Communities of color disproportionately affected by COVID-19

Denae Ayala, Staff Reporter

Amid the COVID-19 pandemic, communities of color are experiencing a harder hit compared to their white counterparts.

Incomplete surveillance data collected throughout the month of March by the Centers for Disease Control and Prevention (CDC), revealed a partial picture of the different races of hospitalized COVID-19 patients.

Out of 580 people: 

  • 261(45 percent) were non-hispanic white, 
  • 192 (33.1 percent) were non-Hispanic black, 
  • 47 (8.1 percent) were Hispanic, 
  • 32 (5.5 percent) were Asian, 
  • 2 (0.3 percent) were American Indian/Alaskin Native
  • 46 (7.9 percent) were of an “other” or “unknown” race. 

The agency cautioned that its findings on the potential impact on sex and race need to be confirmed with more data.

“It’s alarming that black people in the US have wound up disproportionately hospitalized with COVID-19 and dying from the disease,” said William M. London, a professor of public health at Cal State LA. “That is likely attributable in large part to [them] being more likely to have pre-existing chronic health problems that contribute to complications when people develop COVID-19.”

The vast majority of patients have one or more of these chronic health problems: hypertension, obesity, chronic lung disease, diabetes and cardiovascular disease.

All racial and ethnic groups nationally had large coverage gains under the Affordable Care Act. Even so, African Americans, Latinos, American Indians and Alaska Natives and Native Hawaiians and other Pacific Islanders remain more likely to be uninsured compared to white people, according to the Kaiser Family Foundation.

Professor Valerie Talavera-Bustillos of the Chicana/o and Latina/o Studies department surveyed her students and found that approximately 50 percent of them lost their jobs and many of their family members are in a financial crisis.

“The other half seems to be dealing with the stress of continuing to work, as they are considered essential workers, and have the stress of working in environments with greater health risks,” she said. “While they are happy to have a job, it is also very stressful for them.”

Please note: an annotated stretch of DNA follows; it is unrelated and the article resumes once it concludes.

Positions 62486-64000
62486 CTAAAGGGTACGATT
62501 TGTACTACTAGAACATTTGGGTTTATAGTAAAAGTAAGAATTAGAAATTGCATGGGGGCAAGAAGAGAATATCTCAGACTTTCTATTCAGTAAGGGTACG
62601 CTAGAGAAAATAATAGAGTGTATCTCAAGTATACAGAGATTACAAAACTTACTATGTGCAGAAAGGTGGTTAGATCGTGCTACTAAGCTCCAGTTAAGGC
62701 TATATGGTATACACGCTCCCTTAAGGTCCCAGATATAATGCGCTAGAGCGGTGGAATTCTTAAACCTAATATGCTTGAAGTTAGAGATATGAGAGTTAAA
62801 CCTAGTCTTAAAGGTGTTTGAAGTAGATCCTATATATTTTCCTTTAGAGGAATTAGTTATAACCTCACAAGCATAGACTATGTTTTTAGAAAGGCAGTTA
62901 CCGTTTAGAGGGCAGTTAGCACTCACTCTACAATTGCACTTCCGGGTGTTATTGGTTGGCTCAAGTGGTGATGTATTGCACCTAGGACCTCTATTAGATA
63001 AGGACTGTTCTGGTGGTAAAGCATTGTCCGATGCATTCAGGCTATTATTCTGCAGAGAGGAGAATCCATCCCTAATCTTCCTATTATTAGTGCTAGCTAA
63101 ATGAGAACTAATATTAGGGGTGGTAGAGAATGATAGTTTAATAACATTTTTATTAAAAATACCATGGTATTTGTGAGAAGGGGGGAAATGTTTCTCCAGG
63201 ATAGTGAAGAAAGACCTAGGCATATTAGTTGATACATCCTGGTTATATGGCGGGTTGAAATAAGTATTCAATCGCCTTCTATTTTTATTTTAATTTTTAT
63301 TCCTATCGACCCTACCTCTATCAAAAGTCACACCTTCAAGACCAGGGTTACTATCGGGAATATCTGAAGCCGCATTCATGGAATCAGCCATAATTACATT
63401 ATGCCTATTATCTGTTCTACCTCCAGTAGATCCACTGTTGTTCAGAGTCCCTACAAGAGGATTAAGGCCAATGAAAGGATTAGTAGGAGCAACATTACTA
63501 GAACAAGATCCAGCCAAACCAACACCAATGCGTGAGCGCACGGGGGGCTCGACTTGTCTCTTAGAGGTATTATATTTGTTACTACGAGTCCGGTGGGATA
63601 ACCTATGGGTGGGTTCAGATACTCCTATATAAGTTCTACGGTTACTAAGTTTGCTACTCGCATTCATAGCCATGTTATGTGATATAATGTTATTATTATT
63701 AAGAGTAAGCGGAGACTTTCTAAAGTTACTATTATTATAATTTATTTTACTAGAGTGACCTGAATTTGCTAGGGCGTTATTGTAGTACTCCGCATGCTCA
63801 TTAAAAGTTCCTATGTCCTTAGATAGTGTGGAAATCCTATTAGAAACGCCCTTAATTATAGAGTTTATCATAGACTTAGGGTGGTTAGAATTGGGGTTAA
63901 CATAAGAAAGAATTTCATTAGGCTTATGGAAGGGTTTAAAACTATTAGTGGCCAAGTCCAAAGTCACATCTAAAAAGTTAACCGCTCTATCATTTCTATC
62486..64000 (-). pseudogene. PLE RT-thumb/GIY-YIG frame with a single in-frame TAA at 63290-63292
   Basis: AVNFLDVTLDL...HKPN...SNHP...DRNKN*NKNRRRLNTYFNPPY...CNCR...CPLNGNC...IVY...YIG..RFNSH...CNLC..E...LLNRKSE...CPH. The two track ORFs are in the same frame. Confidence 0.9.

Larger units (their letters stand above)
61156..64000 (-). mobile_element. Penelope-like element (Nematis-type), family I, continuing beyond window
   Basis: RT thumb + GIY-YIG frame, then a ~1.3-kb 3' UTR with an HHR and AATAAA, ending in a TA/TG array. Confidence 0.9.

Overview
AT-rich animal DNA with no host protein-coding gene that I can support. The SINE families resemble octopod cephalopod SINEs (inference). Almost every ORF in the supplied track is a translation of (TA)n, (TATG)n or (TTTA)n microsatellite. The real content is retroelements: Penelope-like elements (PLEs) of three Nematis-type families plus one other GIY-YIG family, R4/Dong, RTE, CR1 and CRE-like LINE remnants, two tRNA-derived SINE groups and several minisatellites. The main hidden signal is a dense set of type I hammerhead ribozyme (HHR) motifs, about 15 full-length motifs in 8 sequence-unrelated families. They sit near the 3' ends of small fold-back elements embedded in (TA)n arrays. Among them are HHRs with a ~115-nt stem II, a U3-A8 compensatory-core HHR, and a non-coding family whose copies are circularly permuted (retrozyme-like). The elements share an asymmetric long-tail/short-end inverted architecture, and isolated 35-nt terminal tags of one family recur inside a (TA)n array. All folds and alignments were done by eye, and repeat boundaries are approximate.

Essential workers face the difficulties of putting their health at risk by continuing to provide for their families and going to work.

“This pandemic is exposing the inequalities we have in society, and it’s showing how those who are most vulnerable are being affected,” said Yvonne Liu, a Cal State LA sociology lecturer. “They are the ones who are getting sick, they are the ones that have to work and they often work in service jobs where they are interacting with people, which puts them at a higher risk.”

To help mitigate the spread of COVID-19 in Los Angeles, Mayor Eric Garcetti ordered all essential workers to wear masks. This order applies to workers at grocery stores, pharmacies, hotels and restaurants, as well as taxi and ride-share drivers.

Earlier this month, U.S. Surgeon General Jerome Adams addressed the disparities at a coronavirus task force briefing, stating there’s no scientific basis to believe that people of color are “biologically or genetically predisposed to get COVID-19,” but that they are “socially predisposed to coronavirus exposure, and have a higher incidence of the very diseases that put you at risk for severe complications of coronavirus.”

According to Talavera-Bustillos, families need to navigate the crisis differently due to the risks that large gatherings create due to the coronavirus. 

“Family gatherings and connections need to be re-invented to maintain our close connections in non-physical ways,” she said. “Celebrations, traditions and family unity can still be honored, but with much more caution.”

London feels improving opportunities for personal advancement, community resources and access to primary health care would likely help to address these health inequalities people of color face.

The CARES Act stimulus bill has provided the CSUs with support for students, including financial aid grants to assist students with the cost of attendance, food and housing. The other half of the funding will be at the discretion of each campus.

Talavera-Bustillos hopes that our campus community can move forward and address how to be supportive of our students. 

“It is great that we are receiving stimulus funds, however, I hope our administrators demand the funds we need to survive this health crisis.  It is often said that we are #1 in social mobility, and that requires our campus leaders, staff and faculty to improve how we serve students and provide an even better education and experiences on campus that support our students who are struggling through poverty to build their American Dream.” 

Updated April 23, 2020 to correct the demographic group disproportionately affected by the virus, according to the professor who examined the CDC data.